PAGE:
Just In: Miyetti Allah splits, as tension in the Southwest escalates

Bodejo had said Fulani are going nowhere, but it seems others have a different view of the whole saga.

Sunday, January 24, 2021

/ by National Pivot

There's a bit of confusion within the Fulani interest group, Miyetti Allah Kautal Hore, over restructuring of Nigeria as tension between herders and States in the country continues to rise. 

The Southwest has said it has had enough, and want Fulani out of its forests over allegations or crimes ranging from killings, rape, kidnappings, destruction of farmlands and more. 

The decision of the Ondo state government under the leadership of Rotimi Akeredolu, to give a 7 day ultimatum for herdsmen to leave its forest, has faced backlash and condemnation by the Presidency, Miyetti Allah, and the Arewa Consultative Forum (ACF), who said such move is dangerous and could lead to another civil war.

The Presidency had said it is wrong for Ondo State government to "unilaterally oust thousands of herders who have lived all their lives in the state on account of the infiltration of the forests by criminals." 

It said instead of generalizing, all States in the country particularly in the South, should draw clear lines between criminals and the law-abiding citizens.

In it's own part, the Arewa Consultative Forum, said that violence against Fulani communities and herders in Oyo State, is simply a criminal act begging for another Civil War in the country.

While reactions continue to pour from across the country as the squabble escalates, Miyetti Allah seen to have made the most powerful statement saying its people living in the Southwest are going nowhere, and that "nobody, no power can send the herdsmen out of Ondo State."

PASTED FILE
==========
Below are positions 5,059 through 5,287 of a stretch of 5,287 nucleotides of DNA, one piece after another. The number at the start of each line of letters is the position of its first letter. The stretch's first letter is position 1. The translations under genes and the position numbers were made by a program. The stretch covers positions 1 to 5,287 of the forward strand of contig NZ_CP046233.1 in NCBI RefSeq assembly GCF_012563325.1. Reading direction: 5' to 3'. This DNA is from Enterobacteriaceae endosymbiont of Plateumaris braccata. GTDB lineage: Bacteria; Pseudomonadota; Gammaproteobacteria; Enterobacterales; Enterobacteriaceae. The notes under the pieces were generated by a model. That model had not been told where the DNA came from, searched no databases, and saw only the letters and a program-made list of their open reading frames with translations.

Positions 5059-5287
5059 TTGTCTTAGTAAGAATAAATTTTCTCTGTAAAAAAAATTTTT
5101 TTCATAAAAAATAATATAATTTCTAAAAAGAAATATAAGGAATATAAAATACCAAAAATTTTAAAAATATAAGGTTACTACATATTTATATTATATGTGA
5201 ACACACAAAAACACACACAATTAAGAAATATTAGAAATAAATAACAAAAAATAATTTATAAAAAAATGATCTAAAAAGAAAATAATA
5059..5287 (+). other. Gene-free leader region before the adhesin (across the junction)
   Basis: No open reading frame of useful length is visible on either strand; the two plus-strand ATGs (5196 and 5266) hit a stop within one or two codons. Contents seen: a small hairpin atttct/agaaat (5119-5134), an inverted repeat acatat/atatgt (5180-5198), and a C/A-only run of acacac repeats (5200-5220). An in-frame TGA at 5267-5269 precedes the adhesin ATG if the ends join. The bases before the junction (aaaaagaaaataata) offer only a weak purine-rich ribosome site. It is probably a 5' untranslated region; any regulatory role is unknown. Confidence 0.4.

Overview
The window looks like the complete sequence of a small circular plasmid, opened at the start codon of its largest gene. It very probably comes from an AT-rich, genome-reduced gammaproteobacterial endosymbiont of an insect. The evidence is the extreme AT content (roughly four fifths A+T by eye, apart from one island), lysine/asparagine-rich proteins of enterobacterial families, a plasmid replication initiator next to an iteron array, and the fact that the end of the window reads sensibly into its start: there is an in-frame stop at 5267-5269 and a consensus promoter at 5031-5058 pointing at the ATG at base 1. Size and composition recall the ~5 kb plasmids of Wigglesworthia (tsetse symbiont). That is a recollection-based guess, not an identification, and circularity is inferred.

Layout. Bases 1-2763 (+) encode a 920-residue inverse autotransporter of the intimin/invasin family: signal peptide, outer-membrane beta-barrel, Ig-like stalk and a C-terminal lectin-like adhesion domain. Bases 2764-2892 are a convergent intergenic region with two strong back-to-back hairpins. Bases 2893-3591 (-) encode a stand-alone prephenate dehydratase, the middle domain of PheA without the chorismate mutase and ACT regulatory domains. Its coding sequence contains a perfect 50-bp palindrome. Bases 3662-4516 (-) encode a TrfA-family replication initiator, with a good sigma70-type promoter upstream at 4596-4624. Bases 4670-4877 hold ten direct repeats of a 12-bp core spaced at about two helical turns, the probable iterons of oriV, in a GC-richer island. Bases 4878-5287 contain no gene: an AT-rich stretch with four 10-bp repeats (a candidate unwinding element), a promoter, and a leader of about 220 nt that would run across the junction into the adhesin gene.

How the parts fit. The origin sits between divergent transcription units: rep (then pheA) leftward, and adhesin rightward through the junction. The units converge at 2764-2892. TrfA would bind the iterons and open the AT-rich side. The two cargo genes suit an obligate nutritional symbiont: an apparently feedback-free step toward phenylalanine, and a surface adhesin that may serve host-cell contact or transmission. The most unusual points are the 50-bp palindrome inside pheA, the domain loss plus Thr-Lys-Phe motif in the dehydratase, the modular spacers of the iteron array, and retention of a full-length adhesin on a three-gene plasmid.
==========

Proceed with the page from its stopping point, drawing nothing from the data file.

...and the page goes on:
"No any herdsman will obey the governor; the herdsmen will not step an inch out of Ondo forests; they are going nowhere. We won’t obey the governor; it is only the constitution of Nigeria that we obey. We have been in that area before he was born, how can he just grow up and ask us to leave; no Fulani will leave that place. What are his reasons for the quit notice?

He alleged that it is the herdsmen that are kidnapping and robbing people and they operate from the forests," Bello Abdullahi Bodejo, the National President of Miyetti Allah Kautal Hore, said during an interview with Daily Sun.

"All the lands in this country belong to the Fulani, but we don’t have any business to do with land if it doesn’t have areas for grazing; if the land doesn’t have cow food, we won’t have any business with it. We don’t sell land, we don’t farm. What we consider is the areas that have cow food. If the place is good for grazing, we don’t need anybody’s permission to go there," he added. 

However, while Miyetti Allah is holding a firm stand on the matter, the National Secretary of the group, Saleh Alhassan, is saying something else completely. 

Speaking in an interview with The PUNCH on Saturday, Alhassan said if restructuring the country such that everyone goes his own way, would bode well for the country and each region, then it would be a welcome development.

There have been calls for the restructuring of the country, with many southern groups insisting that it was the only way the country could move forward, while northern groups have largely been divided on the issue.